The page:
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Japanese banking, a culture shock | Joris Luyendijk

Interviews with two bankers in Tokyo reveal interesting contrasts to London in approaches to finance – 9am to 5am job anyone?

For reasons unconnected to this blog I was in Japan recently, where I had the chance to speak to three people working in finance in Tokyo. They had such interesting things to say that I thought it would be a shame not to share them here. Please consider this a snapshot – no more, no less – of some of the differences and similarities between finance in Japan and in the west. It would be wonderful if readers, Japanese or not, with relevant knowledge used the comment thread to jump in and elaborate.

The big story in Japan these days still seems to be the tsunami and the nuclear disaster that followed at Fukushima, sometimes referred to as 3/11. It is hard to miss the parallels between the nuclear crisis in Japan and the banking crisis in the west. Not only are they often described with the same term, “meltdown”, the context is strikingly similar. In both cases you have a crucial part of the country’s infrastructure that is very complex and nearly incomprehensible to outsiders. It was consistently portrayed as safe by experts and the authorities. Then it blew up.

I met a number of Japanese journalists who were very distrustful of their government’s statements and promises about nuclear safety. Pervading their words was a sense that the political class was not on the side of the people, but in cahoots with the sector. Again a clear parallel with the west. One Japanese banker, who sat for an interview similar to others posted on this blog, works in equity finance for a major western bank. He said: “There is no real anger at bankers in Japan these days. I don’t hide from people that I work in a bank,” adding: “We don’t have Occupy tents in Tokyo. When there are demonstrations they are anti-nuclear, not anti-finance, at least for now.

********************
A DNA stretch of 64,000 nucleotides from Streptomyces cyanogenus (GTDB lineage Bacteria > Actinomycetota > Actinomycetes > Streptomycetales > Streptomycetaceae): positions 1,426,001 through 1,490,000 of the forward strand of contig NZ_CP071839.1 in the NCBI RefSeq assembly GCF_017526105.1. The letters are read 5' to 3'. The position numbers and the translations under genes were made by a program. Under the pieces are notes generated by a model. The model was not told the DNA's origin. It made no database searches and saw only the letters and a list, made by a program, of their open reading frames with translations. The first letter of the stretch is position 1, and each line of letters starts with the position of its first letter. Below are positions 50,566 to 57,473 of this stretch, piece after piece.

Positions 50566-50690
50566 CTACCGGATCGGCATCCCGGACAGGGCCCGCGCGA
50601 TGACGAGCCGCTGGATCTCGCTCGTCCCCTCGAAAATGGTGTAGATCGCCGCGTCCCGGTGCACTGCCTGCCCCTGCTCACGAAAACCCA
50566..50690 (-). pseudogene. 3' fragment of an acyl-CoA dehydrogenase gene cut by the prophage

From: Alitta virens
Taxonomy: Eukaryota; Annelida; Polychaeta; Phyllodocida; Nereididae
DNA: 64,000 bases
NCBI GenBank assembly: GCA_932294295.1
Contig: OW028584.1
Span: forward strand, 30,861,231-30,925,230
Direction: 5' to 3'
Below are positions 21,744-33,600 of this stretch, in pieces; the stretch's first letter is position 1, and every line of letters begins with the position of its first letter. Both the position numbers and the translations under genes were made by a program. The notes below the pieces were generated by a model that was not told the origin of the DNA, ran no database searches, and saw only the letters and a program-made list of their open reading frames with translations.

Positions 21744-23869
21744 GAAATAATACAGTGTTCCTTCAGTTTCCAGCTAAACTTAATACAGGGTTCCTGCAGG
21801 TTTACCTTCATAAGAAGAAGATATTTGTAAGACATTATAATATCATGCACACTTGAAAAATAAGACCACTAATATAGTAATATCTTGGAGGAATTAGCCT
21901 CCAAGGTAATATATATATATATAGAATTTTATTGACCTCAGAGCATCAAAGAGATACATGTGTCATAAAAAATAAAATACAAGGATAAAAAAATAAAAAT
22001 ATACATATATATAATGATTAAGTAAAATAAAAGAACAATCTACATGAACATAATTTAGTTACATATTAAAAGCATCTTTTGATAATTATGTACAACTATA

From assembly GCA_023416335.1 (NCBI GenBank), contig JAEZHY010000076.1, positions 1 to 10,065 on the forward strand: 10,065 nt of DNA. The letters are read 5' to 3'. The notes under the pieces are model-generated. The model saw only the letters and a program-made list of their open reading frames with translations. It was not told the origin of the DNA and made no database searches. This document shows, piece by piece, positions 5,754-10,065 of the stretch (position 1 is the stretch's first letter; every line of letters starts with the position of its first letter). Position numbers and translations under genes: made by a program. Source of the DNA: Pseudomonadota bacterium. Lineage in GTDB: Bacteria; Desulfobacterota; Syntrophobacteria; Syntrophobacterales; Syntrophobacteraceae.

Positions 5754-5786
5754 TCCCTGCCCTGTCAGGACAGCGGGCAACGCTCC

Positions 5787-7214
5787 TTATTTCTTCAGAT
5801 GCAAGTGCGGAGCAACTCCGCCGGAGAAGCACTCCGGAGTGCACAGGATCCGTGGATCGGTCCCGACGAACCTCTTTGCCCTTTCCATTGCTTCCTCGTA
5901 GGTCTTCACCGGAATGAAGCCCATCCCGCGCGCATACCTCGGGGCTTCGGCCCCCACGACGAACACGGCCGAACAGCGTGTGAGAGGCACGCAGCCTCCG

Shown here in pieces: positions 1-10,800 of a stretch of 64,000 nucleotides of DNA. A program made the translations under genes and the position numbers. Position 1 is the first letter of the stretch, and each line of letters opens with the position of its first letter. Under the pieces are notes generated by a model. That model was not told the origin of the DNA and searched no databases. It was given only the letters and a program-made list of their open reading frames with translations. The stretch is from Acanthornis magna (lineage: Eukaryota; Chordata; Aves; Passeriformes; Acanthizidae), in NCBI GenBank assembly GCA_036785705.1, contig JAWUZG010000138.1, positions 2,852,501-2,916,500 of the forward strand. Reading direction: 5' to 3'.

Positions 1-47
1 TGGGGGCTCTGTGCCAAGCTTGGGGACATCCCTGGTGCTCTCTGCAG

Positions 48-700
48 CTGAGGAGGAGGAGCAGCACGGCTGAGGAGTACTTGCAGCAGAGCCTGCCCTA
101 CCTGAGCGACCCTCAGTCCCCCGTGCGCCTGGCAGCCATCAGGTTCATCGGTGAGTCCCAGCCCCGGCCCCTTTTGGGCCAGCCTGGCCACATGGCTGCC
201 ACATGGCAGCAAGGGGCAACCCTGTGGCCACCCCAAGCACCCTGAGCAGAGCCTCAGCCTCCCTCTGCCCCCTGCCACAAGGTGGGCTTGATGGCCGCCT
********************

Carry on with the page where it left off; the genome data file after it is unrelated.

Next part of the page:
The financial crisis had affected Japanese banks in a markedly different way, he continued. “It’s the world in reverse these days. In the 90s it was Japanese banks that had to sell many of those non-performing loans [bad sub-prime loans] to western banks – often at great profit for those western banks. These days, Japanese banks can make good money by buying bad loans at big discounts from distressed western banks.”

It was very interesting to see how the mores of the financial sector intersect with local customs in Japan, upending some while amplifying others. An investment banker explained how she ended up in finance, at least for a while. She had gone to study abroad, thinking this would improve her CV only to discover on her return that she had missed several rounds in the incredibly rigid recruiting system in Japan. “Recruitment in Japan is like a train,” she said. “You fail to get on and you’re lost.” There was one sector left in which such rules did not apply; finance.

The equity finance banker said: “We work even longer hours than bankers in London do. Tokyo is a very competitive market because you have all the banks you have in London or New York, but there are also the Japanese giants for whom this is their home turf. Then there’s the investment bank mentality of working long hours. Add to that the Japanese work mentality and you begin to understand why we sometimes joke that our job is 9 to 5; 9am to 5am.”